Mirepoix is the French name for a combination of onions, carrots, and celery (either common Pascal celery or celeriac). Mirepoix, either raw, roasted or sautéed with butter, is the flavor base for a wide number of dishes, such as stocks, soups, stews and sauces.
Mise en place (French for: “put in place”) is a French phrase defined by the Culinary Institute of America as “everything in place”, as in set up. It is used in professional kitchens to refer to the ingredients, such as cuts of meat, relishes, sauces, par-cooked items, spices, freshly chopped vegetables, and other components that a cook requires for the menu items that they expect to prepare during their shift. As any pro already knows and any beginner soon learns, to have everything in place (mis-en-place), will save them much time and make the cooking process much easier and speed up things especially in the rush hours. Having all ingredients you need for a dish ready and prepared at reach is the best way to go! This expression – mis en place – is also used in dinning rooms of restaurants and hotels, where every waiter should have everything he needs at hand, that way once the big rush starts he or she does have it much easier to serve the guest without having to search for salt and pepper, the steak knife, the finger bowl or whatever the days menu or work plan calls for.
Roasting is a cooking method that uses dry heat, whether an open flame, oven, or other heat source. Roasting usually causes caramelization or Maillard browning of the surface of the food, which is considered a flavour enhancement. Meats and most root and bulb vegetables can be roasted. Any piece of meat, especially red meat, that has been cooked in this fashion is called a roast. Also, meats and vegetables prepared in this way are described as “roast”, e.g., roast chicken or roast squash. Some foods such as coffee and chocolate are always roasted.
Sautéing is a method of cooking food that uses a small amount of fat in a shallow pan over relatively high heat. Unlike pan-searing, sautés are often finished with a sauce made from the pan’s residual fond. Sauter means “to jump” in French — The method includes flipping the food in the air. Food that is sautéed is usually cooked for a relatively short period of time over high heat, with the goal of browning the food while preserving its color, moisture and flavor. This is very common with more tender cuts of meat, e.g. tenderloin, pork chops, or filet mignon. Sautéing differs from searing in that the sautéed food is thoroughly cooked in the process. One may sear simply to add flavor and improve appearance before another process is used to finish cooking it. Olive oil or clarified butter are commonly used for sautéing, but most fats will do. Regular butter will produce more flavor but will burn at a lower temperature and more quickly than other fats due to the presence of milk solids.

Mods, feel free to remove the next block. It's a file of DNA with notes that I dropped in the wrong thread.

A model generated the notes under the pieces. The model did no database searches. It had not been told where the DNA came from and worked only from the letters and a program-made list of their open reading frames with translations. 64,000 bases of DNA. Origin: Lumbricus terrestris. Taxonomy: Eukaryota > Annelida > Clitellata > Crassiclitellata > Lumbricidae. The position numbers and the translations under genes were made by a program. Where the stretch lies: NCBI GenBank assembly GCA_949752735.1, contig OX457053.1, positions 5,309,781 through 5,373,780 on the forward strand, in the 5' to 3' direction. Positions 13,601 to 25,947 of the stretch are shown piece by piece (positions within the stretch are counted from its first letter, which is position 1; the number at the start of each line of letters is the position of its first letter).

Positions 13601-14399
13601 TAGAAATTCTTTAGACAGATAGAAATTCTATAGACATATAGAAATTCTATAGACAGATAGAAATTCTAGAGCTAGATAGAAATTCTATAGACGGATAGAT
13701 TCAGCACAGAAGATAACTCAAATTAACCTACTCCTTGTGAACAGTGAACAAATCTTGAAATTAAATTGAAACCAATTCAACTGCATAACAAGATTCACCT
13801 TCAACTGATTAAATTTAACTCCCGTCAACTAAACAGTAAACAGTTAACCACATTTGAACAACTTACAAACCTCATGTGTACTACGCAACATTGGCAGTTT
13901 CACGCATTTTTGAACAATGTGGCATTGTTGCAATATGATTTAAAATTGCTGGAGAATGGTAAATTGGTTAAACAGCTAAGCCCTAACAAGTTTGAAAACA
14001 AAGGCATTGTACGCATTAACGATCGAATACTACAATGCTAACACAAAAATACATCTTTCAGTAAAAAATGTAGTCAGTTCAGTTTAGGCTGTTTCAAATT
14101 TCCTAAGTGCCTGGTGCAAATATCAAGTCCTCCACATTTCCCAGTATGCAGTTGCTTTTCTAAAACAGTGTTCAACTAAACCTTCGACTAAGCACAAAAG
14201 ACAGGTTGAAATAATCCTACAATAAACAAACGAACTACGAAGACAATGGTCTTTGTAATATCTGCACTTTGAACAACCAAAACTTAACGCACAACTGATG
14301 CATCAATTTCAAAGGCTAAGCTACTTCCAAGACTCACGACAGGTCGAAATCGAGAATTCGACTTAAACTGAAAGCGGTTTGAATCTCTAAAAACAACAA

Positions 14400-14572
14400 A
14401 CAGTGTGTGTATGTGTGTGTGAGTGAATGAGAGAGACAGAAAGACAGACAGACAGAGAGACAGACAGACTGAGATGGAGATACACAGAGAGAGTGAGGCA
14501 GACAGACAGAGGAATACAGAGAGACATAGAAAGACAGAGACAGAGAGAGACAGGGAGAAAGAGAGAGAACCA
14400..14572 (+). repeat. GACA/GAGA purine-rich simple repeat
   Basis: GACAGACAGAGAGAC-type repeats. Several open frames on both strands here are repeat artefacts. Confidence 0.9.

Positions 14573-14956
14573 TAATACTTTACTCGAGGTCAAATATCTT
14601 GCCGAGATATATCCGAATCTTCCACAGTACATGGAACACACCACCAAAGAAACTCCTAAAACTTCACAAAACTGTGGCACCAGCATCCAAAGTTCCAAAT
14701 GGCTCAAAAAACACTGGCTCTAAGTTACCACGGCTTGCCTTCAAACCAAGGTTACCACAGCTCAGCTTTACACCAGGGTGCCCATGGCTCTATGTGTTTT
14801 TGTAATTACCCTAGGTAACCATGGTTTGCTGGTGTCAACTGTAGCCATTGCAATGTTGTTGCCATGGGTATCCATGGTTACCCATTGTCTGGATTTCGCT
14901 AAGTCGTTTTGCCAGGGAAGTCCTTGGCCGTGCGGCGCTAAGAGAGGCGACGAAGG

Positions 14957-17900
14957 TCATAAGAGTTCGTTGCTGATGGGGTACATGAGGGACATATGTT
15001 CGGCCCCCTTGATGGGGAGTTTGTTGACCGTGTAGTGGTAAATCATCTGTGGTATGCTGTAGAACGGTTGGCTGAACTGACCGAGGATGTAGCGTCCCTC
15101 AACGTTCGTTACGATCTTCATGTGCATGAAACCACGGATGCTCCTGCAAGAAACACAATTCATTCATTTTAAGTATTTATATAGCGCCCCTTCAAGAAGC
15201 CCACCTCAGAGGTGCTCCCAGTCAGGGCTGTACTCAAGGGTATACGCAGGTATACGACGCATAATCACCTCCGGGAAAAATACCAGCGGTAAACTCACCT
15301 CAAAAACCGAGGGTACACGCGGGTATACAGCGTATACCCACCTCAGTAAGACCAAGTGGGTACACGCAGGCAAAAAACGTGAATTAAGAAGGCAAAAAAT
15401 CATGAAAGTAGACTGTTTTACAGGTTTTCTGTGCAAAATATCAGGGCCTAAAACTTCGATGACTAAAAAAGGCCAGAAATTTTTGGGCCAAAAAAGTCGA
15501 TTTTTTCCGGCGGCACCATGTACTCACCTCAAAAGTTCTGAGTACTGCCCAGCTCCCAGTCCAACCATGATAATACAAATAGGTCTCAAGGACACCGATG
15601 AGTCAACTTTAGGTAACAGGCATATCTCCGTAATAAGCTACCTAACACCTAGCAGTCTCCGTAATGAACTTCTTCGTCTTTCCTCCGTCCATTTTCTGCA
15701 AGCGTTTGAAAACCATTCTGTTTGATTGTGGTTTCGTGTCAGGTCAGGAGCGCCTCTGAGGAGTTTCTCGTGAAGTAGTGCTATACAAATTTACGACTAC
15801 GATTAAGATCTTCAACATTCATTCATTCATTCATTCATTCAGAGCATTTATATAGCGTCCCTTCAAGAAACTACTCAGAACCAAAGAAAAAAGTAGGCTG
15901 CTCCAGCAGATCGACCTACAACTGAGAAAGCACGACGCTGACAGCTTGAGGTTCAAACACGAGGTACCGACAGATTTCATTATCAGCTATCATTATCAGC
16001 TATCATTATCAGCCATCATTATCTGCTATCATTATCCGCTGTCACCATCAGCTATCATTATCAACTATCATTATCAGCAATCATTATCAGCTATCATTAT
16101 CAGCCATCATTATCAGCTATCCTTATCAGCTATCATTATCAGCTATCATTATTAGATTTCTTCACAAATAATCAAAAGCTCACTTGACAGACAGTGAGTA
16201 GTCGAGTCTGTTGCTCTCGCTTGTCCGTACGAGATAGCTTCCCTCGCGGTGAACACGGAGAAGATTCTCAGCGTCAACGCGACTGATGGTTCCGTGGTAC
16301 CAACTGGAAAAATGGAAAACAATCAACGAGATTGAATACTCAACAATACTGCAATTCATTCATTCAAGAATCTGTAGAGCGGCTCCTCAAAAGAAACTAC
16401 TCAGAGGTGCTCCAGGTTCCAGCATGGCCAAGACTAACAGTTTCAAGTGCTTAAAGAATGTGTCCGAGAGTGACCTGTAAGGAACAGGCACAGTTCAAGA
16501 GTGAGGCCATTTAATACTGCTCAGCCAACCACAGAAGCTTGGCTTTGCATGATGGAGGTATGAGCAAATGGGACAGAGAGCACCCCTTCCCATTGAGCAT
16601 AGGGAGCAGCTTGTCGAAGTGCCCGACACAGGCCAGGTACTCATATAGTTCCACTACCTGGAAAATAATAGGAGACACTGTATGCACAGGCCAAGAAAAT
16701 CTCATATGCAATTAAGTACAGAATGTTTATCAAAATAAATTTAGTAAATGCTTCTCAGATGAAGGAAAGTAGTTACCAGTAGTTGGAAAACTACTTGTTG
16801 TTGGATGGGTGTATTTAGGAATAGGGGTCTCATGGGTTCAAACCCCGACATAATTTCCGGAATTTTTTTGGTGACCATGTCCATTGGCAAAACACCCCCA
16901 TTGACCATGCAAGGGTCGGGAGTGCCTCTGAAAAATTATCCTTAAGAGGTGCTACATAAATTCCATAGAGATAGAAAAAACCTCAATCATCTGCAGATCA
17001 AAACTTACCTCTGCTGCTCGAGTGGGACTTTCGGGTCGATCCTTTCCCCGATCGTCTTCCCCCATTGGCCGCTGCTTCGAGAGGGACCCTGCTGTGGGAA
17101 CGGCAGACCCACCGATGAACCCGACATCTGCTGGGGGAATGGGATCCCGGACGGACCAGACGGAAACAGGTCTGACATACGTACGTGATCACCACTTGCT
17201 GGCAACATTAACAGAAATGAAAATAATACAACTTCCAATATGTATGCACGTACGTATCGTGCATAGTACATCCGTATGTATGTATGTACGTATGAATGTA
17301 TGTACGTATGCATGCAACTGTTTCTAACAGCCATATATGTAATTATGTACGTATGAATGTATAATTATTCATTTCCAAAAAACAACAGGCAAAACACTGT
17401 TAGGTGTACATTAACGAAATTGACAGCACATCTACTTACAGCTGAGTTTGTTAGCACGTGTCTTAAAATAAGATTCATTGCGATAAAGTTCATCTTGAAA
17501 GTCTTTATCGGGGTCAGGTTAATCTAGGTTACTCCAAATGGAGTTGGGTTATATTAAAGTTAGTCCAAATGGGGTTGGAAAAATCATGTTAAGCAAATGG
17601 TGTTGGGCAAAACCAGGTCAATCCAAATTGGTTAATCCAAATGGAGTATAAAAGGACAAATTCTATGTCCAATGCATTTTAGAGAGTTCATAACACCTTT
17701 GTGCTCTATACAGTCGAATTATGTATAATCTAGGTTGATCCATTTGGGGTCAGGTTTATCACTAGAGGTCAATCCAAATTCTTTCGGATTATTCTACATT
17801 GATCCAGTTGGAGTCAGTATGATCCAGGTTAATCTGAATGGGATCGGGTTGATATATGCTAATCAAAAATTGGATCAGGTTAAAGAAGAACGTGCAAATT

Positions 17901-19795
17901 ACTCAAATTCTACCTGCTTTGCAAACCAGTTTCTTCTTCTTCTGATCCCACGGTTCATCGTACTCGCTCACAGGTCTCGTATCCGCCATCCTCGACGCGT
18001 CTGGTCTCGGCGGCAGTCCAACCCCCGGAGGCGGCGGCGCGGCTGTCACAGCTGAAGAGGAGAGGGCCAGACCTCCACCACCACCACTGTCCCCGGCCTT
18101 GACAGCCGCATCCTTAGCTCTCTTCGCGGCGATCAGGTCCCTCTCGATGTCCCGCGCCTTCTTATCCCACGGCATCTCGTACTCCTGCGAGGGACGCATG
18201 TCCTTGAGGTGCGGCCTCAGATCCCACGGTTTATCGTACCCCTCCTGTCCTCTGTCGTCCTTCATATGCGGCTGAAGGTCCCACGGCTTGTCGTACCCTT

Seasoning is the process of imparting flavor to, or improving the flavor of, food. Seasonings include herbs, spices, and all other condiments, which are themselves frequently referred to as “seasonings”. However, Larousse Gastronomique states that “to season and to flavour are not the same thing”, insisting that seasoning includes a large or small amount of salt being added to a preparation. Salt may be used to draw out water, or to magnify a natural flavor of a food making it richer or more delicate, depending on the dish. This type of procedure is akin to curing. For instance, kosher salt (a coarser-grained salt) is rubbed into chicken, lamb, and beef to tenderize the meat and improve flavor. Other seasonings like black pepper and basil transfer some of their flavor to the food. A well designed dish may combine seasonings that complement each other. As basic rule: always remember: Less is Better You or your guest always can add more of whatever it is (salt, hot spices, pepper etc) but its hard or impossible to take it away again once its added to the food. Also chicken for example should still taste like chicken after your done with seasoning and not like a herb garden (nothing against herbs at all, just use everything with in the right amount!) Again don’t go overboard here please!
Simmering is a cooking technique in which foods are cooked in hot liquids kept at or just barely below the boiling point of water ( at average sea level air pressure ), 100°C ( 212°F ). To keep a pot simmering, one brings it to a boil and then adjusts the heat downward until just before the formation of steam bubbles stops completely. Water normally begins to simmer at about 94°C ( 200°F ).
Steaming is a method of cooking using steam. Steaming is considered a relatively healthier cooking technique and capable of cooking almost all kinds of food.